“However, the government’s decision to increase volumes of decisions to this level without due notice and risk mitigation will undermine this work and, without doubt, will lead to a rise in homelessness over both the immediate and longer term, in Birmingham and elsewhere in the UK.”
Promises to clear the 175,000-strong asylum backlog by Christmas are resulting in an influx of newly-recognised refugees needing support.
Asylum seekers are provided accommodation by the Home Office while they wait for a decision on their refugee status. This accommodation, often in the form of hotels, costs the Home Office £6 million a day.
Adding to the problem for councils and support services is a change made in August, giving newly-recognised refugees just seven days to find a home and leave their asylum accommodation – down from the previous 28 days.
Bridget Young, director of NACCOM – a network of frontline charities that offer support and accommodation to refugees and people in the asylum system – said “evicting people into homelessness” was not the right way to get people out of hotels.
“The situation in Birmingham is one that, sadly, is being echoed across many parts of the UK. We are deeply concerned about the impact this is having on individuals, some of whom will have no choice but to sleep rough if they are unable to access emergency homelessness accommodation,” Young told the Big Issue.
“In the last few months, our frontline members have seen an unprecedented increase in referrals for their accommodation and support services from refugees leaving asylum accommodation, and this is resulting in unsustainable and unnecessary pressures being placed on both statutory and voluntary homelessness services.”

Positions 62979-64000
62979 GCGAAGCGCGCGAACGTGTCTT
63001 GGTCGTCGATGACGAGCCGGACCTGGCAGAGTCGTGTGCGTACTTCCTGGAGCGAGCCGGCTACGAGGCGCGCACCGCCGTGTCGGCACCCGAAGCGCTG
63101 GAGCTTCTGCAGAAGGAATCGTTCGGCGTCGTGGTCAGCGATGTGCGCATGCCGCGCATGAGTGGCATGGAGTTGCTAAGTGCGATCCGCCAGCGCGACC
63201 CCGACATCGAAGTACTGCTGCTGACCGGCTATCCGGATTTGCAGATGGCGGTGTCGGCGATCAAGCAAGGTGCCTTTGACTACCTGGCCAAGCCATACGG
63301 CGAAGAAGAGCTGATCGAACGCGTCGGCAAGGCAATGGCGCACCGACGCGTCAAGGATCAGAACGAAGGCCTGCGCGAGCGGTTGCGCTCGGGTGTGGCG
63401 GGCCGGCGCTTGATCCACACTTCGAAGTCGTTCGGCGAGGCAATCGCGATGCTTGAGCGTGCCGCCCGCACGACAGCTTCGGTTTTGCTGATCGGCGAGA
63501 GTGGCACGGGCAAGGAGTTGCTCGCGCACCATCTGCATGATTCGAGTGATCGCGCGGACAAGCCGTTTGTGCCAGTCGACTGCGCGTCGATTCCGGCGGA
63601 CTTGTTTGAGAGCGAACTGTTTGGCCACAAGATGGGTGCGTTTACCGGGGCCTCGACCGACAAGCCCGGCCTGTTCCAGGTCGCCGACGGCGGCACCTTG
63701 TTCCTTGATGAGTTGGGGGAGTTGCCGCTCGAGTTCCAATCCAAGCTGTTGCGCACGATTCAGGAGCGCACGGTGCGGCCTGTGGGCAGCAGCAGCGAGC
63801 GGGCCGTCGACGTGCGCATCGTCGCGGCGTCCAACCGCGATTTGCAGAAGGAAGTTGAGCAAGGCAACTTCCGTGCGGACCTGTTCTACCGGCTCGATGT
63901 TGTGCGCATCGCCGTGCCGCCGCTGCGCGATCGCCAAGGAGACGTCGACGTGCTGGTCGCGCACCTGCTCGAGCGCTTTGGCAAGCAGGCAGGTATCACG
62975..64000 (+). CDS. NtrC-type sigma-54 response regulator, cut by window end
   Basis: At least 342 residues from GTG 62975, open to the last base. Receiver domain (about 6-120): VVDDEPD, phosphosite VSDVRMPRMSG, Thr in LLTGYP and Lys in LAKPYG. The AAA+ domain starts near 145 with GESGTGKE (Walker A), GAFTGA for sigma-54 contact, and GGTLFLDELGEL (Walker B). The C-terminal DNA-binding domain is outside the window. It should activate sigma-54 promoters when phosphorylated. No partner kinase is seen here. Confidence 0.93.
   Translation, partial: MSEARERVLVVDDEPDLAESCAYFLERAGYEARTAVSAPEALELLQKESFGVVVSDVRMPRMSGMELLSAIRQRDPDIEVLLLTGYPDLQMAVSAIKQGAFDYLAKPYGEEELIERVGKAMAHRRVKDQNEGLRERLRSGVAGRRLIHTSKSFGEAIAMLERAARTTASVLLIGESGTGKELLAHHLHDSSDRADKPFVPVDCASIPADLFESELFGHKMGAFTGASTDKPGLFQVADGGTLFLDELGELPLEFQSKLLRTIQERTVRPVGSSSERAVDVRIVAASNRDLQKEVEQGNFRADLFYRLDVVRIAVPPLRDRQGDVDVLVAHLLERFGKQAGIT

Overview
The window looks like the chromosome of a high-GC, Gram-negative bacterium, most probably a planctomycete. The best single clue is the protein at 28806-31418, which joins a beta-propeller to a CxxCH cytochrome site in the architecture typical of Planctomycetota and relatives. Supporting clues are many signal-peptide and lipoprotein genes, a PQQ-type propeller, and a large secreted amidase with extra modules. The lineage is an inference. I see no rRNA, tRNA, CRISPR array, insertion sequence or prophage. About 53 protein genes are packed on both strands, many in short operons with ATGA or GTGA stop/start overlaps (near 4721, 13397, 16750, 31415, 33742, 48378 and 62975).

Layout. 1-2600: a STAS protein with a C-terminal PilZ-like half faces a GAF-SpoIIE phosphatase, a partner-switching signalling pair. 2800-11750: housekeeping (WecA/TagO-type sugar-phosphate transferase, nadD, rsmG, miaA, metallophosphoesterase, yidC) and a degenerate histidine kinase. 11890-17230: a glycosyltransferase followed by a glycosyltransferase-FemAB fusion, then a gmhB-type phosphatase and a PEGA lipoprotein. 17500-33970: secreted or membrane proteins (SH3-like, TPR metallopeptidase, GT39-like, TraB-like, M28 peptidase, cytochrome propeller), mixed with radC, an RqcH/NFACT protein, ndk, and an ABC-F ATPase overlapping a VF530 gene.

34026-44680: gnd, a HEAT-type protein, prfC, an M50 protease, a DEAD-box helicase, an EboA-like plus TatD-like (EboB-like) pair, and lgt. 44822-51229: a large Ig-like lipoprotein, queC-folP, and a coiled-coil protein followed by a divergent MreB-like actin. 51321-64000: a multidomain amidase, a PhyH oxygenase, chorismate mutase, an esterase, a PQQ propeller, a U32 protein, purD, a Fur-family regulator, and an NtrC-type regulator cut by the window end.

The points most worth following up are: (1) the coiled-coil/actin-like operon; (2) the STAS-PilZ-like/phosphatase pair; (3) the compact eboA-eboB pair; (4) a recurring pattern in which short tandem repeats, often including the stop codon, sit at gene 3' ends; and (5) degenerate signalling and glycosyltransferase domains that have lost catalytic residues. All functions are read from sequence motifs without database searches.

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Birmingham City Council declared bankruptcy in September, with government commissioners sent in to oversee cuts to mend the finances of England’s second-biggest city.
It is facing a budget shortfall of £87 million for this financial year and all non-essential spending must be stopped.
“It is unfortunate that the government, for several years now, have allowed huge delays to develop in the processing of asylum claims,” said Francis.
“We are working urgently with our partners to address this issue as best we can and provide people with support to settle in Birmingham and become independent.”
NACCOM’s Young called on the government to return to the 28-day move-on period, and to eventually put a 56-day period in place – in line with the Homelessness Reduction Act.
“What we are seeing is people who have been granted protection by the state pushed needlessly into homelessness due to the government’s punitive and chaotic approach to asylum move-on,” Young said.
“This is not only an indictment of a failure to tackle the wider housing crisis and the resultant increasing levels of homelessness, but a worrying trend for service providers who are being forced to make impossible decisions about who they are unable to support. We do not want to see the most marginalised members of our communities being pushed further down the list of priorities.”
The Home Office has been contacted by The Big Issue for comment. In a previous statement, it said: “The pressure on the asylum system has continued to grow, with hotel accommodation costing an unacceptable £6 million a day.”